Laura Thompson is Managing Director of Spark Health Australia and Clothing The Gap. She is a proud Gunditjmara woman. Spark Heath is an Aboriginal owned and led social enterprise specialising in health promotion and meaningful Aboriginal Community engagement. Laura yarns up with Gman on Big Brekkie 3KND. The Aboriginal flag is a powerful symbol that has come to mean many things to many people. Since its creation in 1971, it has appeared on everything from jumbo jets to tattoos. So who “owns” the flag? Who has the right to reproduce it, and why is there such a battle over these issues today? Here’s a summary of how we got here.
Luritja artist Harold Thomas created the flag The flag was first used at a National Aborigines Day march in Adelaide in 1971. Dr Gary Foley later took it with him to Canberra, where it was flown at the Tent Embassy from 1972. It was used at rallies and in imagery on posters, T-shirts and Aboriginal organisation logos from then on. The red, black and yellow came to symbolise the strength, resistance and resilience of Aboriginal people, particularly for the modern land rights movement. In the 1980s, Thomas first asserted his rights to be recognised as its creator.
Thomas said at the time: “As it is my common law right and Aboriginal heritage right, as with many other Aboriginals, I can choose who I like to have a licence agreement to manufacture goods which have the Aboriginal flag on it.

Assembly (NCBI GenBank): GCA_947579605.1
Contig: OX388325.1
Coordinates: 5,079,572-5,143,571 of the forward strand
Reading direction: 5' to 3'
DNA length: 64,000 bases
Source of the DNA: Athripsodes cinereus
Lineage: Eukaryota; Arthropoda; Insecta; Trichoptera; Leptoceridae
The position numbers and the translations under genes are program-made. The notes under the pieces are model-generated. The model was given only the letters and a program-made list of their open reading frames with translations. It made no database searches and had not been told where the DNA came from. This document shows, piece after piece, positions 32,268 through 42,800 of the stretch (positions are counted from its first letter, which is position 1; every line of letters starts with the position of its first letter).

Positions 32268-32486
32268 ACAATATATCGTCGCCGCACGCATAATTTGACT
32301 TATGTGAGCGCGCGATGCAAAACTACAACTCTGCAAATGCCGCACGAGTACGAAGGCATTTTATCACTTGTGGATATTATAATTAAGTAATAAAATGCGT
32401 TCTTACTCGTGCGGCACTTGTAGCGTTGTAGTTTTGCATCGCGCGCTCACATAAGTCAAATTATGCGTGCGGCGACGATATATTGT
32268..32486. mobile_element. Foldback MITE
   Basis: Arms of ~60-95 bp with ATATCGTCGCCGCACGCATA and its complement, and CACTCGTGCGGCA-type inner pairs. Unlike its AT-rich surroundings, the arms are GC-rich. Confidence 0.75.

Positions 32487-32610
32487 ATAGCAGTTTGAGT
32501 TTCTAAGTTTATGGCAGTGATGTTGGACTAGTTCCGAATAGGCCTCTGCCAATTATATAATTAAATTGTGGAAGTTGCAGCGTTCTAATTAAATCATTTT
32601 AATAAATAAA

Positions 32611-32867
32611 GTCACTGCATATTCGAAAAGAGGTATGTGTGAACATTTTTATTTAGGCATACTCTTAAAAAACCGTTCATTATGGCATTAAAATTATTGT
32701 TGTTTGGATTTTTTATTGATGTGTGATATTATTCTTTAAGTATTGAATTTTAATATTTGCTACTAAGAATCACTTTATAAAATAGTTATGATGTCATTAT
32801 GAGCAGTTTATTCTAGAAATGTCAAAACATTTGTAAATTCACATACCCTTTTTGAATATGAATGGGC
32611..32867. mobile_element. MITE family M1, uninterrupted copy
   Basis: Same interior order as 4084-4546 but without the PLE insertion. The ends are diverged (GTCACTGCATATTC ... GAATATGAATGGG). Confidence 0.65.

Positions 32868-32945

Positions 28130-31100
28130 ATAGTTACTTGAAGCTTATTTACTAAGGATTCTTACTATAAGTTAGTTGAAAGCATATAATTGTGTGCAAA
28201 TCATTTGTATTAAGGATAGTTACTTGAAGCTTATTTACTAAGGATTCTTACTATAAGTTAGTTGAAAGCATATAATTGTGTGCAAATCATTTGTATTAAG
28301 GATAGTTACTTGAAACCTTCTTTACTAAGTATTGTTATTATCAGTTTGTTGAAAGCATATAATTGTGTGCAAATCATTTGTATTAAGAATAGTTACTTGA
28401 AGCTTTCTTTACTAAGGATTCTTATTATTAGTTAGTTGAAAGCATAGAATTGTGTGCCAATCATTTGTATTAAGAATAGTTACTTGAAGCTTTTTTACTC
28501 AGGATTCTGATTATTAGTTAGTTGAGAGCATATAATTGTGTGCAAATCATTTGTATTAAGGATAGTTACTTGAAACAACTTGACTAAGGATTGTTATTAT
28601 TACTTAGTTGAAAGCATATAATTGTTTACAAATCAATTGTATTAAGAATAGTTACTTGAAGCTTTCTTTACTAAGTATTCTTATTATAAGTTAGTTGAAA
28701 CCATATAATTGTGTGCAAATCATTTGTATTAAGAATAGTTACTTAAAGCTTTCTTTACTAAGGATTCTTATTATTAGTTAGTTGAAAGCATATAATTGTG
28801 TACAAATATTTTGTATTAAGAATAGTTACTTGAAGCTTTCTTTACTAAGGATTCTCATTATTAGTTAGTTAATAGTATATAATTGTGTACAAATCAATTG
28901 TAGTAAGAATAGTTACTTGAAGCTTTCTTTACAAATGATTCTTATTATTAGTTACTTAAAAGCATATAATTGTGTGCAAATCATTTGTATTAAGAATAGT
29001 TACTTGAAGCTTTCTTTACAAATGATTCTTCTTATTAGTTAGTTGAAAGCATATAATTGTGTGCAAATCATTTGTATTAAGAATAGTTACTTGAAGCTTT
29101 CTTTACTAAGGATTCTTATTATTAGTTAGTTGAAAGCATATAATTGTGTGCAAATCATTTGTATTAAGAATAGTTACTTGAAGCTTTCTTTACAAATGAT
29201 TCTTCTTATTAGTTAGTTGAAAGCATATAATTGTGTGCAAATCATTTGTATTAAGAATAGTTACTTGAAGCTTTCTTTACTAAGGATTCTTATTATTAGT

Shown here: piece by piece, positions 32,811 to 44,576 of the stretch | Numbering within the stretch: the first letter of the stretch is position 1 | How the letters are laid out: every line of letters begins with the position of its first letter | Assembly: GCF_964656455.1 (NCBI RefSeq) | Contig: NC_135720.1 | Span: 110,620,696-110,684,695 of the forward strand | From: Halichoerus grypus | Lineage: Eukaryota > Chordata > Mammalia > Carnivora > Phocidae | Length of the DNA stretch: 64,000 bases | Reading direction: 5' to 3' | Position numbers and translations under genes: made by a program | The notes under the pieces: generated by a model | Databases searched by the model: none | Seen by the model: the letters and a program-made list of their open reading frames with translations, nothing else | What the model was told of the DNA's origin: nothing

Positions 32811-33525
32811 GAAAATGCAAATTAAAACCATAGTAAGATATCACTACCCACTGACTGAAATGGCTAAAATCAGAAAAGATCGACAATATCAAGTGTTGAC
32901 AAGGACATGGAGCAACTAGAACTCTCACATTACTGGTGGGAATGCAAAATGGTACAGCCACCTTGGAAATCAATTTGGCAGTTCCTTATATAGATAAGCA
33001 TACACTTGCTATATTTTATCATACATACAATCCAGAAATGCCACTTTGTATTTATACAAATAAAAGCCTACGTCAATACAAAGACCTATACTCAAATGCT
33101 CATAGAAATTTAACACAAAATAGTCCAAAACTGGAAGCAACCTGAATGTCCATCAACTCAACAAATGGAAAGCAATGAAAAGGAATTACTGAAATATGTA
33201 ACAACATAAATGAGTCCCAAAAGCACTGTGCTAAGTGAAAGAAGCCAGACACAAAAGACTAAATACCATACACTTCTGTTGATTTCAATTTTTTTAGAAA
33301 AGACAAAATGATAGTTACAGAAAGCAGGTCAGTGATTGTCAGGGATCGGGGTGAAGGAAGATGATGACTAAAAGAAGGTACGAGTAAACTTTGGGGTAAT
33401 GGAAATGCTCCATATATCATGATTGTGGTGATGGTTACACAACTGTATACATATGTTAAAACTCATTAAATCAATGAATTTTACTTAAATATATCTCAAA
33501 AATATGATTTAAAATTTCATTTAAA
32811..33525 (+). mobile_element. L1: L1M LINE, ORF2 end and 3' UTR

“It’s taken many years to find the appropriate Australian company that respects and honours the Aboriginal flag meaning and copyright and that is WAM Clothing.
“The Aboriginal flag is doing its job as it was intended to do, to bring unity and pride to all Aboriginals. At times we get the few who snigger and are disenchanted. I can’t satisfy all black people who wish to break up the Aboriginal unification.” Since then, WAM Clothing has actively enforced its licensing rights. It has sent several “cease and desist” notices to companies including the AFL and the NRL.
Spark Health, an Aboriginal-owned and run social enterprise that makes merchandise with the tagline Clothing the Gap, also received a letter. Spark Health’s Laura Thompson said they were angry that “a white business has got full licensing agreement and it’s a white business that’s profiting off it” and began the campaign to #FreeTheFlag.
Clothing The Gap is a fresh and dynamic fashion label, and social enterprise, managed by health professionals that celebrates Aboriginal people and culture.